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  • National Incidence and Patient Predictors of Quality of Care Metrics in the Adult Spinal Deformity Population

    Final Number:
    1018

    Authors:
    Joseph E Tanenbaum BA; Matthew Molenaar BA; Michael P. Steinmetz MD; Thomas Mroz; Jason Savage MD

    Study Design:
    Laboratory Investigation

    Subject Category:

    Meeting: Congress of Neurological Surgeons 2017 Annual Meeting

    Introduction: The Centers for Medicare and Medicaid Services (CMS) characterize adverse quality events in the inpatient setting as patient safety indicators (PSI). CMS uses the incidence of PSI (measured using administrative data and ICD-9-CM codes) to determine hospital reimbursement. The incidence of PSI has not been quantified in the adult spinal deformity (ASD) population and the association of patient level covariates with PSI incidence is unknown. As the U.S. healthcare system transitions toward value- based reimbursement, it is important to establish a national benchmark of the quality of care metrics used by CMS to measure healthcare quality following surgery for adult spinal deformity.

    Methods: Nationwide Inpatient Sample (NIS) data were queried using ICD-9-CM codes for all cases of inpatient lumbar fusion for a diagnosis of ASD in 2013. Patients younger than 18 years old and patients with vertebral fractures or malignancies were excluded. Incidence of adverse patient safety events (PSI) was determined using publicly available lists of ICD-9- CM diagnosis codes. Logistic regression models were used to determine the association between patient characteristics and the incidence of PSI in this population. Covariates included patient demographics, comorbidities, and hospital characteristics.

    Results: Among patients with ASD, 5,862 adult lumbar fusion procedures were recorded in the NIS in 2013. The national incidence of PSI in this population was 4.69%. After adjusting for patient demographics, comorbidities, and hospital characteristics, privately insured patients did not have significantly different odds of experiencing one or more PSI during the inpatient episode relative to Medicaid/self-pay patients (OR 1.08 95% CI 0.53 – 2.22). Coagulopathy, electrolyte imbalance, obesity, and pulmonary circulatory disease were all significantly associated with increased risk of experiencing one or more PSI during the inpatient episode.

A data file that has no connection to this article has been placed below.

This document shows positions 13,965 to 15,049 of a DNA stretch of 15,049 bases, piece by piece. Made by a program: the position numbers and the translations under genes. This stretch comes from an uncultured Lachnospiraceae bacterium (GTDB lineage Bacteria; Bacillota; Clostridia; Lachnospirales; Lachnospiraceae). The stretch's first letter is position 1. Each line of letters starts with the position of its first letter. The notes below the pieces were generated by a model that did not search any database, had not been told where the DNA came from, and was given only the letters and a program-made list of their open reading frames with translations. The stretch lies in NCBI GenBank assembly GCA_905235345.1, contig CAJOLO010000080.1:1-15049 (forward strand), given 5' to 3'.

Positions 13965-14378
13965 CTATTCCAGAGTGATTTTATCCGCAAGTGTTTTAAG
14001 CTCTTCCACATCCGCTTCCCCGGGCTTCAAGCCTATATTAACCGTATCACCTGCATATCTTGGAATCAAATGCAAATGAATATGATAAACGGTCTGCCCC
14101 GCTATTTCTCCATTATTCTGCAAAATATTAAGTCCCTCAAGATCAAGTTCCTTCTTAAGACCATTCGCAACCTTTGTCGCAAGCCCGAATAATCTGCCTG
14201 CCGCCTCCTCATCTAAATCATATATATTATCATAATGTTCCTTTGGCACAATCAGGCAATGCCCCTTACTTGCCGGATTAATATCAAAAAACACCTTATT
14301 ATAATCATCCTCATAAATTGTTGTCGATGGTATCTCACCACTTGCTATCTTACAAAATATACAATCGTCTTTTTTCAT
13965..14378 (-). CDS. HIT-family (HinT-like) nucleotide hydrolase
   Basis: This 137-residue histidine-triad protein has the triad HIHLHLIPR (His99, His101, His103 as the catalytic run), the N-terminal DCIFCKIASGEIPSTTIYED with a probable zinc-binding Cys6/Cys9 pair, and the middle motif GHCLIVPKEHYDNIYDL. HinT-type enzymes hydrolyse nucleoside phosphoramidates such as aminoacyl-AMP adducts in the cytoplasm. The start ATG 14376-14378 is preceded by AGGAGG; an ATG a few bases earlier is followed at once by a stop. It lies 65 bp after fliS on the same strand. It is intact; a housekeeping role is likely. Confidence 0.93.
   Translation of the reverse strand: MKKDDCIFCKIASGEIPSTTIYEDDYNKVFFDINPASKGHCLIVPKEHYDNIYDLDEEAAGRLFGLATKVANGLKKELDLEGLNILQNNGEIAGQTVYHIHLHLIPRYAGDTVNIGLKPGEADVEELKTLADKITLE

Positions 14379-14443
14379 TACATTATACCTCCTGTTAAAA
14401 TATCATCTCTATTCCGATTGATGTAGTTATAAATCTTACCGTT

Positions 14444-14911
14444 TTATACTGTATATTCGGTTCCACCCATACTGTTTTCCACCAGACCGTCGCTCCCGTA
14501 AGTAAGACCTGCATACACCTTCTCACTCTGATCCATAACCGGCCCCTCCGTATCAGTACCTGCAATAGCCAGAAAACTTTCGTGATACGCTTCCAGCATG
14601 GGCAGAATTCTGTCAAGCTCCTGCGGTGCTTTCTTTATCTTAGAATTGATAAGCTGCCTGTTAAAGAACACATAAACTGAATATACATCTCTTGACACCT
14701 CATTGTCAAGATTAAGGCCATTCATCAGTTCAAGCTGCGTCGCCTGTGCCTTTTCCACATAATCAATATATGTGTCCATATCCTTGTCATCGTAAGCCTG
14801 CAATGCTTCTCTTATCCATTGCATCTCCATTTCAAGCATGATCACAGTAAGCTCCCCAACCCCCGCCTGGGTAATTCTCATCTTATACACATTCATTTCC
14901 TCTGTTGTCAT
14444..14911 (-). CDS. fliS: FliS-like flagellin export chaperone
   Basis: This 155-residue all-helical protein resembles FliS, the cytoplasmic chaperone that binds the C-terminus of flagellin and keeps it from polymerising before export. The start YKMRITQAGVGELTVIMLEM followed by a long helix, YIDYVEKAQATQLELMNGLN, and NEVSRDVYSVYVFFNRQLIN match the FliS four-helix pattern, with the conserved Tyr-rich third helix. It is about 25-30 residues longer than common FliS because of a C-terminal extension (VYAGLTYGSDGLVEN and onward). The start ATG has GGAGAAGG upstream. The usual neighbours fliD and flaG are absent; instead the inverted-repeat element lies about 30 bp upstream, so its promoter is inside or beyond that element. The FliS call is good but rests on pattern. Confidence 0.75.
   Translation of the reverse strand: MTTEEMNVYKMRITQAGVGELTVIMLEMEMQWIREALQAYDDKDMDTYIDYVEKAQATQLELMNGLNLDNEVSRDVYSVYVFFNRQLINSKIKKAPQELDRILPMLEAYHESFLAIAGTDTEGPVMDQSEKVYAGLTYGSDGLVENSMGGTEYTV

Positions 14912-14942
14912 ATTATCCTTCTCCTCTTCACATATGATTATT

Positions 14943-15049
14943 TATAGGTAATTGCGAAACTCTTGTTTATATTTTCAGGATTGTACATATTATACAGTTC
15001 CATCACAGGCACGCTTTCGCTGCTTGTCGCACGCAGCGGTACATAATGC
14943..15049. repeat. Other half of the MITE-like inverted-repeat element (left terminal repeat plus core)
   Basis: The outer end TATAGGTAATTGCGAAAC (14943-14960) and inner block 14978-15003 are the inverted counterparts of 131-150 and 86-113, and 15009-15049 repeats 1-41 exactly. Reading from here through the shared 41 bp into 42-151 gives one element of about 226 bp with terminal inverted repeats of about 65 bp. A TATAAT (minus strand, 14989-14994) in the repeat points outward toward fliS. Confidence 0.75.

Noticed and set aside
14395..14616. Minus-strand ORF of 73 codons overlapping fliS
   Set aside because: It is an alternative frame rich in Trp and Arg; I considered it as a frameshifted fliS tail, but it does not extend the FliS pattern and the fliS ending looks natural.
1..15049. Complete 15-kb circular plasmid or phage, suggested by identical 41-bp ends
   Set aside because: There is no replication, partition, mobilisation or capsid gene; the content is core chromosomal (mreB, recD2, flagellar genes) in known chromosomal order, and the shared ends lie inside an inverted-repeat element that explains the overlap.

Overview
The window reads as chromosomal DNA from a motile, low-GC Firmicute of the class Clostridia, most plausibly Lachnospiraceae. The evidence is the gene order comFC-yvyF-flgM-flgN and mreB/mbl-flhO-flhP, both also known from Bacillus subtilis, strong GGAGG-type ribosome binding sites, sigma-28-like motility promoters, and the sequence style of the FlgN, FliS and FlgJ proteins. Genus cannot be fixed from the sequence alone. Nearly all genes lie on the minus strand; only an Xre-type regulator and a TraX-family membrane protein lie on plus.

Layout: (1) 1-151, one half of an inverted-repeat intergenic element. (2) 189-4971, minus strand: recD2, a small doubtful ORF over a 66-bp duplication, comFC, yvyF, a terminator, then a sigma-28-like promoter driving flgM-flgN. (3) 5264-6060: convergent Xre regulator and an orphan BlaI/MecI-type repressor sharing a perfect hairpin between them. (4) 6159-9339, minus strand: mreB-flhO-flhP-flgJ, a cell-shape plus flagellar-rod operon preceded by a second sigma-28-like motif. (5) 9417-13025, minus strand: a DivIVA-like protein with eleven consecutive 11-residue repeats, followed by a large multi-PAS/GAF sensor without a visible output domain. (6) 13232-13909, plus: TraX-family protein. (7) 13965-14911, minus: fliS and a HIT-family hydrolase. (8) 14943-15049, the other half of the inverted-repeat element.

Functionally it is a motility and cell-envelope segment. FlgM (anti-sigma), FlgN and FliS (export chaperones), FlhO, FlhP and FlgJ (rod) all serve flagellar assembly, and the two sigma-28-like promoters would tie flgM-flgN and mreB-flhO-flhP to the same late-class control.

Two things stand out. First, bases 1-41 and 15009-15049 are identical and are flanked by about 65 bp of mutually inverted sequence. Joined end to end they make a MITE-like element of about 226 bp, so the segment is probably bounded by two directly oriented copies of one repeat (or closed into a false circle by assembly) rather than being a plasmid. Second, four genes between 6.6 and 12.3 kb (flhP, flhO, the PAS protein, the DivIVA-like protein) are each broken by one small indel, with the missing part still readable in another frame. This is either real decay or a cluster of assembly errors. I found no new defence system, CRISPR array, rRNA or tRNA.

Conclusions: The national incidence of PSI among ASD patients was higher than has been reported in other surgical populations. CMS uses the incidence of adverse quality events (measured using PSI) in part to determine hospital reimbursement. As value-based payment becomes more widely adopted in the United States, initiatives designed to eliminate and reduce PSI incidence can benefit vulnerable patient populations, physicians, and hospital systems.

    Patient Care: As the U.S. healthcare system continues to move toward value-based reimbursement, it is important to understand the patient-level factors that are associated with the quality of care metrics used to determine reimbursement. If these patient-level factors are not taken into consideration when determining quality of care thresholds, clinicians will face an incentive to deny care to sicker, more disadvantaged patients. The results of this study provide a national benchmark for the quality of care standards used by CMS to determine reimbursement in the adult spinal deformity population. Attendees can use this information to compare the quality of care at their home institution.

    Learning Objectives: By the conclusion of this session, participants should be able to: 1) Identify the role of health care quality (and in particular patient safety indicators) in determining hospital reimbursement, 2) Quantify the national incidence of PSI in adult spinal deformity patients and use this benchmark when measuring the quality of care at their institutions, and 3) Discuss the role of value-based purchasing and reimbursement in the care of adult spinal deformity patients.

    References:

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